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Half the words without half the story.  That’s my quick, half-time recap of Salman Rushdie’s hard-to-put-down novel, Midnight’s Children.

How tempting to leave it at just that.  I can’t say why, but I’m not ready to talk of what I’ve read quite yet.   But ready or not, it’s time to share notes with read-along partners — and any other who desires to listen in — though to react at all, feels plain premature at this point of the tale.

In this month’s reading, the spotlight shifts from the narrator’s holey grandfather to the young narrator himself.  It’s a story about growing up, endearing as it is universal.  I like this narrator.  No, I love this narrator.  Snot-nosed and ugly and misunderstood he may be, but how can one not admire his youthful idealism and brutally honest self-assessments?

Rushdie’s story just grows and grows, making it hard to point a finger at any thing in particular.   It grows like the young babe Saleem — and it grows like the population of India, too — though, thank God, it does not grow uncontrollably.   But at this point of the story, I wish I possessed greater understanding of how the young narrator, Saleem Sinai, is a mirror of India’s own young life.  While I sense that child and country are inextricably linked, for better and worse, I don’t yet understand HOW this is.  Yes, both experience growing pains from internal turmoil and blood-letting.  But surely there is more to their common ground than the story has currently revealed?

I’ve glimpsed three great religions and God-knows-how-many-languages and voices influencing both India and Saleem.  I see both growing up under the watchful eyes of an expectant world, waiting for a sort of payback on investments and loans.  And unlike the country of his birth, I’ve watched a young narrator become absolutely consumed with need to understand his larger purpose in the world. So much so, that Saleem is in constant need of a hidey hole to escape the pressures of his world.

Hiding that begins in the physical world — from a washing-chest in his mother’s bathroom to a clock-tower next to his parent’s home — becomes mental, growing out of Saleem’s interior world and a couple of physical blows to the head.  The last, a childhood mishap, finished the work of his father’s hand and “wild anger,” which left Saleem’s left ear permanently damaged.

So what words could beget such parental violence?  I’ll only share that Saleem was premature in his conclusions.  That Saleem was wrong.  That his parents more wrong.  And that maybe there’s plenty of wrong to go around whenever any of us fail to listen to others as fully as we can. Or ought.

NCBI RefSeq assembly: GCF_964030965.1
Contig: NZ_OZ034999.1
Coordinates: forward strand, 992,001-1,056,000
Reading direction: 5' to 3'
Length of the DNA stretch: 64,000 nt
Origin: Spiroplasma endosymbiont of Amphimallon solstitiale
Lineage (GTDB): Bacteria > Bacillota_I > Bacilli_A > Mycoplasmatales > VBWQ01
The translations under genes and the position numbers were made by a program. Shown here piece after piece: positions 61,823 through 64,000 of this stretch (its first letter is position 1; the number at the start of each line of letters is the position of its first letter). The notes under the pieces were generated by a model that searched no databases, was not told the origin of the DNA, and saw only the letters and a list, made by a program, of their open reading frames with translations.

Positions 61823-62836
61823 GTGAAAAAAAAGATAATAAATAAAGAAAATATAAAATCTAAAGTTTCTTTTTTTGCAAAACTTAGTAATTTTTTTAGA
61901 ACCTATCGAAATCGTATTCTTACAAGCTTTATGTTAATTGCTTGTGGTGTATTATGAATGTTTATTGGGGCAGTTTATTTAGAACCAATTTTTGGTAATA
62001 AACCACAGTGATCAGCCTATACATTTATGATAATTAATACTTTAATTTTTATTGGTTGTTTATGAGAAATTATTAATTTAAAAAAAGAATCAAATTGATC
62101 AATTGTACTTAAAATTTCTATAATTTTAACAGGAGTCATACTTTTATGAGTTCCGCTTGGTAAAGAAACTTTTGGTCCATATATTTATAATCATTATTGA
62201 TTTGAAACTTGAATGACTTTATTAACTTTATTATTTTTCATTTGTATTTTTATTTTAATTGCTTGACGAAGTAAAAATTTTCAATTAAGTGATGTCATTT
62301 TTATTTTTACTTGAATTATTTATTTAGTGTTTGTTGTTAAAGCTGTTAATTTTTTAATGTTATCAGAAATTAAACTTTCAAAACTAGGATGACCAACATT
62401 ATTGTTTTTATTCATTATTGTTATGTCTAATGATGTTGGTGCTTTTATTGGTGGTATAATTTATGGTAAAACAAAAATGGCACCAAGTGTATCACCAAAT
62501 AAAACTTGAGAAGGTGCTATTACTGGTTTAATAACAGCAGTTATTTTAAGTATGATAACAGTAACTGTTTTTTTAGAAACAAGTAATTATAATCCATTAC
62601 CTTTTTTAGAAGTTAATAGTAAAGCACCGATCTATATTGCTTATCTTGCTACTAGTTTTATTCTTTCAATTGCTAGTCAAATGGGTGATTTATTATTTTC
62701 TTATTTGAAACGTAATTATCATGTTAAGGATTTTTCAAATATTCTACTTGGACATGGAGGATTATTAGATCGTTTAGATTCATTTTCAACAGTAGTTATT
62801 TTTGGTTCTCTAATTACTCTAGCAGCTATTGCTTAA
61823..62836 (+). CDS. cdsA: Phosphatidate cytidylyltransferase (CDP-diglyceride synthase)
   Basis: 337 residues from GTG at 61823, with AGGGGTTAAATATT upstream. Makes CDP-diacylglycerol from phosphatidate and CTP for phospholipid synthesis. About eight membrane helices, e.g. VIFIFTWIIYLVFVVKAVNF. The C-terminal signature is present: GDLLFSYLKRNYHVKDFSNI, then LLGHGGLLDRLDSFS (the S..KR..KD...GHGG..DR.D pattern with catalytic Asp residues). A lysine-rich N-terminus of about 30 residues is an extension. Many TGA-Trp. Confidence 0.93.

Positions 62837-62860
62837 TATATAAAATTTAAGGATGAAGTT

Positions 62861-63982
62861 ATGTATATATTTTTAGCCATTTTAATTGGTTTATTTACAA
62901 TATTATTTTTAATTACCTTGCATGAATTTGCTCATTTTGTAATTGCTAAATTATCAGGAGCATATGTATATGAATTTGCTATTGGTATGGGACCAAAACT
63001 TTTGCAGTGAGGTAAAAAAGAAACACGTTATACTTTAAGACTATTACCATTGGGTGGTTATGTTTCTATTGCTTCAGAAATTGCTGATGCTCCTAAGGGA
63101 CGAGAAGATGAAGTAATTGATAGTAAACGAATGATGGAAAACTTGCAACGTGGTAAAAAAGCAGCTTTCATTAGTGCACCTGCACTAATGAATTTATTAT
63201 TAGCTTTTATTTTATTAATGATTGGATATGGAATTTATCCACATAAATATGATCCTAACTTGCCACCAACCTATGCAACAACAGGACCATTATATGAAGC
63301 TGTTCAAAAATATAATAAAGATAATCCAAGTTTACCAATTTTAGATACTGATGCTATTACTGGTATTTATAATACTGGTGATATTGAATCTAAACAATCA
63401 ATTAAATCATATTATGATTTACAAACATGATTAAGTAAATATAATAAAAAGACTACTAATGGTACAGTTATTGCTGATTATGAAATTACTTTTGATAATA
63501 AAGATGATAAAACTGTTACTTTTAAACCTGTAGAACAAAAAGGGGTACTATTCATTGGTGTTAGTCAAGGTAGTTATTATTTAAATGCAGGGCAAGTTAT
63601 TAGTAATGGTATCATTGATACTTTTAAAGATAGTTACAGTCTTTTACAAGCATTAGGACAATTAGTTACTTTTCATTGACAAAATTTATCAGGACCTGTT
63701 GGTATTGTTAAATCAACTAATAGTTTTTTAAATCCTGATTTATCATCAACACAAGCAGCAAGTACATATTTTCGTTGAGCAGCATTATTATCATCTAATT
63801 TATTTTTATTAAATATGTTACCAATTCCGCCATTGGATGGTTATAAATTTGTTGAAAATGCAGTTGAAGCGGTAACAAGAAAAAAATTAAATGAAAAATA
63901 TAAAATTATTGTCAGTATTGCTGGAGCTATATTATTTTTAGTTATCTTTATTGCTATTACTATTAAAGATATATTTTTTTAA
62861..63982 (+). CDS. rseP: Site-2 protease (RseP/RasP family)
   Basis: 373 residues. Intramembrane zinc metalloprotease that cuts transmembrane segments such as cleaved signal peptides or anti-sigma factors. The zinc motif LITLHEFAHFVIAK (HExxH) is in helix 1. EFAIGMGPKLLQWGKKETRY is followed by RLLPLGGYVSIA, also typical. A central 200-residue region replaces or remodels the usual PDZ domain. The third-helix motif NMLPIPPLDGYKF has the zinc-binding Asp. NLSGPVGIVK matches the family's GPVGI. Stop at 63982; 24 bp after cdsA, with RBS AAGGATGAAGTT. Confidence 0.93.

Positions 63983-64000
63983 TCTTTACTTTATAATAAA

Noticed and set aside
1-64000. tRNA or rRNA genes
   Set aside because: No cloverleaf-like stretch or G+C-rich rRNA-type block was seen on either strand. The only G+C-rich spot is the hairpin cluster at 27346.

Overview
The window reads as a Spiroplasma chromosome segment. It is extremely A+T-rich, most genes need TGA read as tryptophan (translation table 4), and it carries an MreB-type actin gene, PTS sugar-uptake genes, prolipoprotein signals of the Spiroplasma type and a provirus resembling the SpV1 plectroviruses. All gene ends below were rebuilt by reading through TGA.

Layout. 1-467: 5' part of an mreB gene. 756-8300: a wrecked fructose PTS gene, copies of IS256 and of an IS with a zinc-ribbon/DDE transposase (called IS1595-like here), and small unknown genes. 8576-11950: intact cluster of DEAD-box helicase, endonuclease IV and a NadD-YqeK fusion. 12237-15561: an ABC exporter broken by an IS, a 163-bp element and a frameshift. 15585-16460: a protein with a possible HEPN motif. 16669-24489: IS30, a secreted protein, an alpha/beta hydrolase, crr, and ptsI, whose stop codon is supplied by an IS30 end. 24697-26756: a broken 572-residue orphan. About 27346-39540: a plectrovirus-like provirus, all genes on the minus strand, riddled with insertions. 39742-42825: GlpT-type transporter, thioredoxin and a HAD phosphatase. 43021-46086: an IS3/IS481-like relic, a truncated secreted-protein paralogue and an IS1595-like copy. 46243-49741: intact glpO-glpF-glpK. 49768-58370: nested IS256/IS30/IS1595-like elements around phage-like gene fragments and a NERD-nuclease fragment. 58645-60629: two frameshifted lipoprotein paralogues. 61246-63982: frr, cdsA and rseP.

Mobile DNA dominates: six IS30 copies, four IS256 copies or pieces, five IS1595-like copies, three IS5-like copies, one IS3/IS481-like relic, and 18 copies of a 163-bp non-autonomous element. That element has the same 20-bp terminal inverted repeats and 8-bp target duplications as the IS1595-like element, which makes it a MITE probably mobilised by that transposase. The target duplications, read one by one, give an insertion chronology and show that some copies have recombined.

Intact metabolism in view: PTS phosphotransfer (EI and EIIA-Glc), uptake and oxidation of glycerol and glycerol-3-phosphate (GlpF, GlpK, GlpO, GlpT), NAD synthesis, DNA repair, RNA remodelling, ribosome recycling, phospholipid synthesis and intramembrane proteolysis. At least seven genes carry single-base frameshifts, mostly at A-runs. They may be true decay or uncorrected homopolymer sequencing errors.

But lack of listening isn’t Saleem’s problem.  Not at all.  Because, much like a radio, Saleem is gifted with a fantastic ability to tune his mind into other minds, to eavesdrop on real-time thinking of friends, parents and politicians.  What begins as simple mind-reading soon mushrooms into a type of telepathic communication center — where Saleem’s mind becomes much like an internet server, allowing Midnight’s Children — those uniquely gifted Indian children born in the first hour of Indian Independence — to communicate with one another.  There he meets scary Shiva — the true son of Saleem’s parents born at the same time as Saleem and India — who is dark to Saleem’s light and pessimist to Saleem’s idealism, hinting of conflicts to come.  What grows from this conflict is for the second half of the book to reveal.

But what, I wonder, will grow from all I failed to mention? Evie Burns, for example?  The Brass Monkey of a sister?  And all those with bald heads that keep popping up from time to time, on the pages of this book?   Who can say, at this point, whether any and what and who are the red herrings of this story? Who knows but what may ultimately become important in this fabulous tale?

Especially, with a narrator who laments, in the final paragraphs of this month’s section of reading, this bit of wisdom to fly off the page…

“Most of what matters in your life takes place in your absence.”

With words like these, I can only conclude I don’t know the half of it.